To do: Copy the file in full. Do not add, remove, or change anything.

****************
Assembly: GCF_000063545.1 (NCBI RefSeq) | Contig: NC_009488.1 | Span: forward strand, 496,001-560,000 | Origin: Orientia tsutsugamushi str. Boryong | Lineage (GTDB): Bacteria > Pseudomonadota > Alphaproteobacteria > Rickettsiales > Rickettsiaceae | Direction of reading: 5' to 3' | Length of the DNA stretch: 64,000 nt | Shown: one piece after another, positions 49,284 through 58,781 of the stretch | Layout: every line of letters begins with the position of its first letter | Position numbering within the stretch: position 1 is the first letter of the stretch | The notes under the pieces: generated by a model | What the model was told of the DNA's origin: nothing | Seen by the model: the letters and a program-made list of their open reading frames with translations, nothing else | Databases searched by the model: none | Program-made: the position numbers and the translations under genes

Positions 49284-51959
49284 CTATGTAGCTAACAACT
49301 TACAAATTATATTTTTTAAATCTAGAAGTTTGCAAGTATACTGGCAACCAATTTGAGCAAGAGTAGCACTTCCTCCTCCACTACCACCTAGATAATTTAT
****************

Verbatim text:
Assembly: GCF_000063545.1 (NCBI RefSeq) | Contig: NC_009488.1 | Span: forward strand, 496,001-560,000 | Origin: Orientia tsutsugamushi str. Boryong | Lineage (GTDB): Bacteria > Pseudomonadota > Alphaproteobacteria > Rickettsiales > Rickettsiaceae | Direction of reading: 5' to 3' | Length of the DNA stretch: 64,000 nt | Shown: one piece after another, positions 49,284 through 58,781 of the stretch | Layout: every line of letters begins with the position of its first letter | Position numbering within the stretch: position 1 is the first letter of the stretch | The notes under the pieces: generated by a model | What the model was told of the DNA's origin: nothing | Seen by the model: the letters and a program-made list of their open reading frames with translations, nothing else | Databases searched by the model: none | Program-made: the position numbers and the translations under genes

Positions 49284-51959
49284 CTATGTAGCTAACAACT
49301 TACAAATTATATTTTTTAAATCTAGAAGTTTGCAAGTATACTGGCAACCAATTTGAGCAAGAGTAGCACTTCCTCCTCCACTACCACCTAGATAATTTAT